Still, more voices will be needed to stop MDX from moving forward with its plans to build more highways in Miami, further constraining our city’s ability to liberate itself from its dependence on automobiles.

In the blinding brightness of the east-facing morning, trapped in our metallic boxes of rage, impatience, and anxiety, the truth called out to us . . .

It called, not as an answer, but as a question . . . a question whose simplicity made a mockery of all those willing to confront it . . .

Out of the blinding light, for that fleeting moment of honesty concealed by the shadows, the truth taunted all those brave enough to accept it . . .

From the blinding light, the truth dared us to regain our vision . . .

WHY DRIVE?

RIDE . . . METRORAIL

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As a person who traverses through this intersection more than I care to admit, I can say with confidence that the only good part of this project is to allow you to go West when traveling north on the 826. Why they had to supersize the entrances at Flagler Street (which will only create more problems with surrounding congestion) or change everything around is beyond me. Another BILLION down the drain.

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Despite having recently spent hundreds-of-millions of dollars to widen and extend the Dolphin Expressway, there is already a new effort to try and squeeze even more capacity on the perpetually congested highway. According to MDX, the eastbound shoulder between the 826 interchange and the NW 72nd Ave on-ramp is being converted into a new travel lane in a futile attempt to keep up with traffic demand. To account for the elimination of breakdown lanes, the speed limit will be permanently lowered to just 45 mph along this stretch. There goes another $800,000 in a desperate move to reduce congestion and justify millions spent on highway construction that will never do anything to fix Miami-Dade’s long-term mobility crisis.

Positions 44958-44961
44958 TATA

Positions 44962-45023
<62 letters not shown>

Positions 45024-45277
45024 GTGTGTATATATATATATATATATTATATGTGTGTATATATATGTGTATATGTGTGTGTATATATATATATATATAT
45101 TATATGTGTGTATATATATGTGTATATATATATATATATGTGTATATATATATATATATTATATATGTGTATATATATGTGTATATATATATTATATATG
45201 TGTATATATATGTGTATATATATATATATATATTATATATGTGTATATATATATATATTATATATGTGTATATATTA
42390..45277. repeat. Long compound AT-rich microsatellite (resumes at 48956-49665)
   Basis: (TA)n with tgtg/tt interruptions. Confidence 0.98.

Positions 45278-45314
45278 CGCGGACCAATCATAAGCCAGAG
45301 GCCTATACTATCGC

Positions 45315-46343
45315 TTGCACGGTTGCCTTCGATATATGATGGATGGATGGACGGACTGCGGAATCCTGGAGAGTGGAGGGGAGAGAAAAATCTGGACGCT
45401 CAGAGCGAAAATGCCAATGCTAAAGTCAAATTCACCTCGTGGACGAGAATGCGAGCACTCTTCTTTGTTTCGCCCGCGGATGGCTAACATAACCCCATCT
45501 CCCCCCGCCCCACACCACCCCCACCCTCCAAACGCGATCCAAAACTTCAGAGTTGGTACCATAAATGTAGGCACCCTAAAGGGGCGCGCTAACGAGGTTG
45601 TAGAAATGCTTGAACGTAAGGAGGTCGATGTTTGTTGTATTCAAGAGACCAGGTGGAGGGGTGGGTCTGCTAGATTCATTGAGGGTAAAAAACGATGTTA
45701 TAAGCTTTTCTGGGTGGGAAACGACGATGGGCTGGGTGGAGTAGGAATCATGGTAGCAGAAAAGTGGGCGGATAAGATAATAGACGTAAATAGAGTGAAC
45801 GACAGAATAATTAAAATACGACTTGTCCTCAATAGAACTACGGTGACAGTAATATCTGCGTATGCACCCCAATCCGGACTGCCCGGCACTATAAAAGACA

Photo: Wikipedia

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miami traffic jam, originally uploaded by noway.

If the view above seems familiar, its probably because you’ve been sitting in traffic for 50 extra hours per year.

“Americans sat in traffic 4.2 billion hours, or 38 hours per driver, in 2005, up from 4 billion in 2004, according to the transportation research center at Texas A&M University.”

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Global:
  • Can’t believe we let this one pass under our radar for so long, but, the Caribbean’s second urban transit system is currently under construction in Santo Domingo. The 9 mile system will feature 16 stations, 10 of which will be subterranean. The system is set to open February 27, 2008 at a cost of nearly $700 Million…